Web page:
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The entrepreneur bidding to save the Quakers from extinction last night outlined his plans to supporters.
Paul Wildes, 35, a Sheffield venture capitalist, plans to invest £300,000 in the club with fans contributing a further £200,000 in return for a 40 per cent share.
He told members of the Darlington Football Club Rescue Group: “I enjoy a business challenge and I do not see a bigger challenge than making the football club successful.”
Under Mr Wildes, the Quakers would continue to rent their 25,000-seater stadium from landlords Philip Scott and Graham Sizer, although there is the option to buy it for £2.1m.
When the club was liquidated by administrator Harvey Madden last Wednesday, the group produced £50,000 to allow it to continue to function until the end of the month. That money runs out on Monday, which is why supporters are being urged to buy tickets for Saturday’s match against York City, as additional funds may yet be needed.
One of the key aspects of Mr Wildes’ plan is for the supporters to own 40 per cent of the club – which will probably mean them selecting two members to sit on a five-man board of directors. The legal footing and practicalities of the fans’ shareholding has yet to be worked out.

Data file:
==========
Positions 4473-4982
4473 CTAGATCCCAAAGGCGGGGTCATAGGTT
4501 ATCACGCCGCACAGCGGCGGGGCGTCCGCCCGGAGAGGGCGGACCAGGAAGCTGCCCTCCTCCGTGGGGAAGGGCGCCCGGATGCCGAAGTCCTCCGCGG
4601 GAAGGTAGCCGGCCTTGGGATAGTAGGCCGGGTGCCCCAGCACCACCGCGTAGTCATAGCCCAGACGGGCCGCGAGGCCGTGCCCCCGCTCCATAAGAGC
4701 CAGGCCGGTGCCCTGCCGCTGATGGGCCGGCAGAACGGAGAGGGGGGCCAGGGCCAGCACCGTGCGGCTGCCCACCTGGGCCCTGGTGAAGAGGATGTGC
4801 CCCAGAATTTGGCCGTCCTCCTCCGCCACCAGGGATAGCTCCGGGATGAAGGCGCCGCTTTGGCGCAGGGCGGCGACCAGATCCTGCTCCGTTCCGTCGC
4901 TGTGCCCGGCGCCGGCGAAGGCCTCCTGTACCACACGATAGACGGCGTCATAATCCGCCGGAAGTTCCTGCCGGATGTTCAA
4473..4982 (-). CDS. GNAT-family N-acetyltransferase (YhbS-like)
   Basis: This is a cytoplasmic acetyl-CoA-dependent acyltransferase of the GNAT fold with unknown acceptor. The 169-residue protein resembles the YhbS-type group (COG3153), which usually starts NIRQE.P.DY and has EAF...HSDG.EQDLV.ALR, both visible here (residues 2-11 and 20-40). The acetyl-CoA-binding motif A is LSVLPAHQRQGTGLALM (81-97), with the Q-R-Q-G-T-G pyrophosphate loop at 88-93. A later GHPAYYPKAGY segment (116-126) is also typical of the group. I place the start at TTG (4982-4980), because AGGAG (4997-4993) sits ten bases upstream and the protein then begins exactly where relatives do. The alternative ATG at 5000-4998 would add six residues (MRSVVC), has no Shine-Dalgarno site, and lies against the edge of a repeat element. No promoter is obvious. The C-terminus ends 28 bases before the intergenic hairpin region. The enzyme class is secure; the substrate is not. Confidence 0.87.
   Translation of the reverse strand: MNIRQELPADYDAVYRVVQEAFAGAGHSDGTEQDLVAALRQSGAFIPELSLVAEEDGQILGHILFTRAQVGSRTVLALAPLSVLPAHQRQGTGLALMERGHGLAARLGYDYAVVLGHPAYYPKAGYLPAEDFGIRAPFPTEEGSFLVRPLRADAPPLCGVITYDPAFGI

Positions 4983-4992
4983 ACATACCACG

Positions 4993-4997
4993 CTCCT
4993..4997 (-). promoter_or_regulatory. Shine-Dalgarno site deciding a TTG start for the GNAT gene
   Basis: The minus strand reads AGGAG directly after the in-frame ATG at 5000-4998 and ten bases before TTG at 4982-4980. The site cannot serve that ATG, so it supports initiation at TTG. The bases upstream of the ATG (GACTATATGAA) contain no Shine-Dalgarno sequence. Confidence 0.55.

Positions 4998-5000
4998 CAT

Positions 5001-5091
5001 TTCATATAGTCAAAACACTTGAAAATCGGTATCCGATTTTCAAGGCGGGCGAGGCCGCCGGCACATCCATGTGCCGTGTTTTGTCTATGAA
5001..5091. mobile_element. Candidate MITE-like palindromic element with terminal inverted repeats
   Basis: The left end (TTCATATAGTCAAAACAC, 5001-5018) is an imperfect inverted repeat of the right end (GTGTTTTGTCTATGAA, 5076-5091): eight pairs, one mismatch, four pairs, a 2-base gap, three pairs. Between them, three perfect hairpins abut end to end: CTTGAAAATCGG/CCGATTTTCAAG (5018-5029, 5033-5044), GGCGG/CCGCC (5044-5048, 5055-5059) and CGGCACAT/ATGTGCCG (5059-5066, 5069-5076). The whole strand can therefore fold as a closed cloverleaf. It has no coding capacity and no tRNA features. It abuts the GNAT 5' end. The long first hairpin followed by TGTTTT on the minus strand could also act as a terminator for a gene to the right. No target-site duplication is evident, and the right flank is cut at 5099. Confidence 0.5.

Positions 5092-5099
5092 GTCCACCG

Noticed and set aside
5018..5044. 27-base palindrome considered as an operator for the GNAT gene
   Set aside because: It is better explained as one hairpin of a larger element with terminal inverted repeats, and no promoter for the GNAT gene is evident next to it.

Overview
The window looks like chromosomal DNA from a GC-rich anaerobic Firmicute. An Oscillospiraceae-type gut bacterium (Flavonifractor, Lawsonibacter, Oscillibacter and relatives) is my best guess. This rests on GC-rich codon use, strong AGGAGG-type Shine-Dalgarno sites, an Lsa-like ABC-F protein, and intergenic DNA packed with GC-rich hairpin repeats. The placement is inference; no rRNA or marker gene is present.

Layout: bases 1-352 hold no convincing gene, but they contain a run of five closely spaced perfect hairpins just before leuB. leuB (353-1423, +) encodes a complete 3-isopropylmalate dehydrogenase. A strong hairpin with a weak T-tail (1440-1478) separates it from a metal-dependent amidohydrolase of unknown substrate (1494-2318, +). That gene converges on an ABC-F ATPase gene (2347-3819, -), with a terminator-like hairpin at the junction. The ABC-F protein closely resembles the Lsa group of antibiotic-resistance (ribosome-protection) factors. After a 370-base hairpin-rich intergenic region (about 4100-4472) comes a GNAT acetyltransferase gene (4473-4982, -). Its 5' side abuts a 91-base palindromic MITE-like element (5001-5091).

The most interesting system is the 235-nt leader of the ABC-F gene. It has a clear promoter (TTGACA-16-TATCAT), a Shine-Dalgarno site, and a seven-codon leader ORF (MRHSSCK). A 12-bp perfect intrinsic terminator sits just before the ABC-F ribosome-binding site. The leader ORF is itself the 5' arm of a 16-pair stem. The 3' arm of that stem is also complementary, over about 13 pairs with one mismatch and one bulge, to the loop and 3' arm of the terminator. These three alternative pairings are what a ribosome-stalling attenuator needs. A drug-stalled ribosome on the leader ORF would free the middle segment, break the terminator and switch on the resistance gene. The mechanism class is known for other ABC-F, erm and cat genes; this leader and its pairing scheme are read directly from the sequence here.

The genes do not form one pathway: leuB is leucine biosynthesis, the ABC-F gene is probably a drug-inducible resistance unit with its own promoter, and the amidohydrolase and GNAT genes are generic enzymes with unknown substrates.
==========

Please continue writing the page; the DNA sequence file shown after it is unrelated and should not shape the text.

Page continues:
“It is not a gimmick,” he said. “What has really struck me over the last week has been the swell of support for the football club by the people of Darlington, and that needs to continue for the club to survive.
“We want the people of the town to feel that the club belongs to them, and I believe that if they feel that, gate receipts will increase and fundraising will increase. Unless you have community involvement, the football club cannot be successful.
“It’s about making sure that people are actively involved.
It’s giving the club back to the people of Darlington – that’s not meant to sound like a cliché, but the involvement will enhance the value of the club as a business.”
Mr Wildes sees fundraising by supporters continuing with the money adding to the stadium’s revenue and being invested in the team. “I want people to feel that they have contributed to the team, to the signing of the new winger who scored on Saturday – that’d be a great feeling,” he said.
Mr Wildes has been seriously interested in the club for a week. He has had conversations with members of the rescue group, Darlington MP Jenny Chapman, as well as the landlords, and he met manager Craig Liddle yesterday afternoon.
It was, though, a surprise when he arrived at Blackwell Grange with Mrs Chapman last night for the rescue group meeting.
The high level of fans’ involvement in Mr Wildes’ plan is in line with the community interest company that Mrs Chapman has floated as one possible method of rescuing the 128-year-old Quakers.